Title page of 1551 Geneva edition
Title page of 1551 Geneva edition

The Consensus Tigurinus or Consensus of Zurich was a document intended to bring unity to the Protestant churches on their doctrines of the sacraments, particularly the Lord's Supper. John Calvin, who stood in between the Lutheran view of Real Presence and the Zwinglian view of pure symbolism, wrote the first draft of the document in November 1548, with notes by Heinrich Bullinger. In the document, Calvin emphasized that there is great meaning in sacramental symbols but it does not have power to act on its own.[1]

The document taught:

that the Sacraments are not in and of themselves effective and conferring grace, but that God, through the Holy Spirit, acts through them as means; that the internal effect appears only in the elect; that the good of the Sacraments consists in leading us to Christ, and being instruments of the grace of God, which is sincerely offered to all; that in baptism we receive the remission of sins, although this proceeds primarily not from baptism, but from the blood of Christ; that in the Lord's Supper we eat and drink the body and blood of Christ, not, however, by means of a carnal presence of Christ's human nature, which is in heaven, but by the power of the Holy Spirit and the devout elevation of our soul to heaven.[2]

Calvin sent the document to the Swiss churches, but the Synod at Berne opposed Calvin's view strongly and continued to do so until after Calvin's death. In May 1549, Calvin met with William Farel and Bullinger in Zurich, and the three revised the document into its final form, which was published in Zurich and Geneva in 1551. The Latin original was translated into German by Bullinger and French by Calvin.[3]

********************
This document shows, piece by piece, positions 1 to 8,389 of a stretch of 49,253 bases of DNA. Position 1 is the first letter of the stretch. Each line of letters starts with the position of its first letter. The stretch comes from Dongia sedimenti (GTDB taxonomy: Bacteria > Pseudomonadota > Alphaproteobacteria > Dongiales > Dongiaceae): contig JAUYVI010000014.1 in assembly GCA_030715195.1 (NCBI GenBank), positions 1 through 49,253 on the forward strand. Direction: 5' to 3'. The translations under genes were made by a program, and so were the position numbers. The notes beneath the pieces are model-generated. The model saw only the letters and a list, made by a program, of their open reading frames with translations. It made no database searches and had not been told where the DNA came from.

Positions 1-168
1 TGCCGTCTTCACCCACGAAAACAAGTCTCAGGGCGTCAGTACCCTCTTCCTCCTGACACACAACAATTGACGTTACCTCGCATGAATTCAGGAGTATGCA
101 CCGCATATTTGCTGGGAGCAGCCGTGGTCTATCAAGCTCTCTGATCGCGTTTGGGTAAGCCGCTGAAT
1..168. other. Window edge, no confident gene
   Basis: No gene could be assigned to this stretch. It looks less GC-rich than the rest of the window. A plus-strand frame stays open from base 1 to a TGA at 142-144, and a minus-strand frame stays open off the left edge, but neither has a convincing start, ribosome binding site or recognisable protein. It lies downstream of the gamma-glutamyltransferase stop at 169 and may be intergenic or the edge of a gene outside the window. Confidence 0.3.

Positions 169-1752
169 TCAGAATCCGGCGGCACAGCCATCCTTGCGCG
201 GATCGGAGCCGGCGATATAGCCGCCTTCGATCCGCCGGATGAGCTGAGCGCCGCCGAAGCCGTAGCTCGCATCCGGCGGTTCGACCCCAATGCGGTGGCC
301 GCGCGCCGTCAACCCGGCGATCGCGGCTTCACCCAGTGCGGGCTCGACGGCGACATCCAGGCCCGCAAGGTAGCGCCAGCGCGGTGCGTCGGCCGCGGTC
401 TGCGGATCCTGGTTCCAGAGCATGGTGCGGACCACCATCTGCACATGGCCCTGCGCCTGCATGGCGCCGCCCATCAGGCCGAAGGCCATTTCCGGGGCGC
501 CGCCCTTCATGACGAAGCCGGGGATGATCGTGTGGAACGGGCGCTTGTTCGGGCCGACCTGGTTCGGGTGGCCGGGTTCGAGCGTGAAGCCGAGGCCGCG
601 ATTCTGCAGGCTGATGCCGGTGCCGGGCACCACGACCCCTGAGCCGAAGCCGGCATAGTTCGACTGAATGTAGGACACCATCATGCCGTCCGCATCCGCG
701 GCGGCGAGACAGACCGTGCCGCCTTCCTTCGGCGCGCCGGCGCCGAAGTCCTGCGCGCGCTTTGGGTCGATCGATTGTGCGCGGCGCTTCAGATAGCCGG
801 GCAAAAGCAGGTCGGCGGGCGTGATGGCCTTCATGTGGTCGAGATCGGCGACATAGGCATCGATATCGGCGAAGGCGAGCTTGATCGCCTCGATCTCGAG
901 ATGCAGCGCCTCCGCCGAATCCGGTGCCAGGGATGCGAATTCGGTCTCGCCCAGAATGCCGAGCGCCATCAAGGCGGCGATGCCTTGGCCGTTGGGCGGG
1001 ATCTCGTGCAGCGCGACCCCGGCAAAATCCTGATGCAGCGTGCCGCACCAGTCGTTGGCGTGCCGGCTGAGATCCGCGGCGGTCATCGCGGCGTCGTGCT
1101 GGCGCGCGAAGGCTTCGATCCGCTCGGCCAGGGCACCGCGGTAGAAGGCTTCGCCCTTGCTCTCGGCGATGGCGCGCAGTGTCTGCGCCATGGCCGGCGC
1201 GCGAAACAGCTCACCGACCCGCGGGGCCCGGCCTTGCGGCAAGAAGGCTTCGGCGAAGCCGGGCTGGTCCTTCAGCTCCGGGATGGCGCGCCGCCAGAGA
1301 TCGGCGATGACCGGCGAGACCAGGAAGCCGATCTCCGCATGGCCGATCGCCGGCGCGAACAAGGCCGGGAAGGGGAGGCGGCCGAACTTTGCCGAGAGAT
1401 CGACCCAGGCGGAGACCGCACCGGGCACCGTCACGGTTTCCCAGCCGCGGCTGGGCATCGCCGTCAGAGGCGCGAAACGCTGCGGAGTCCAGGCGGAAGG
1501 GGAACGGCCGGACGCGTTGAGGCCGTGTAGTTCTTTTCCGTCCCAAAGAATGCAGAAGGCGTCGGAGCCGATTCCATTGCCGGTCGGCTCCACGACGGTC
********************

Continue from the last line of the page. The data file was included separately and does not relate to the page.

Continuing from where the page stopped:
The Consensus Tigurinus attempted to coalesce the Calvinist and the advanced Zwinglian doctrines while standing opposed to transubstantiation, the Roman Catholic view, and sacramental union, the Lutheran view. It was accepted by the churches in Zurich, Geneva, Saint Gall, Schaffhausen, the Grisons, Neuchâtel, and eventually by Basel, and brought them into harmony with one another. It was "favorably received" in France, England, and parts of Germany, but while Melancthon said that he understood the Swiss for the first time and would no longer write against them, it was attacked by the Gnesio-Lutheran Joachim Westphal and "became the innocent occasion of the second sacramental war."[4]

Calvin refused to answer the published attacks until these started to strain the Lutheran-Reformed relations, particularly Westphal's claim that those writing in support of the document were Sacramentarians.[5] According to Westphal in his Farrago of Confused and Divergent Opinions on the Lord's Supper, Zwingli and Calvin were heretics since they rejected the position of the literal eating of Christ's body in the Lord's Supper.[3]


  1. ^ Moon, Hwarang (2015). Engraved Upon the Heart: Children, the Cognitively Challenged, and Liturgy's Influence on Faith Formation. Eugene, OR: Wipf and Stock Publishers. p. 179. ISBN 9781498220125.
  2. ^ Philip Schaff. "The Consensus of Zurich. A.D. 1549". Creeds of Christendom, with a History and Critical notes. Vol. I. p. 472.
  3. ^ a b McKim, Donald K. (2004). The Cambridge Companion to John Calvin. Cambridge, UK: Cambridge University Press. p. 194. ISBN 0521816475.
  4. ^ Schaff, pp. 472–3.
  5. ^ Greef, Wulfert (2008). The Writings of John Calvin: An Introductory Guide. Louisville, Kentucky: Westminster John Knox Press. p. 178. ISBN 9780664232306.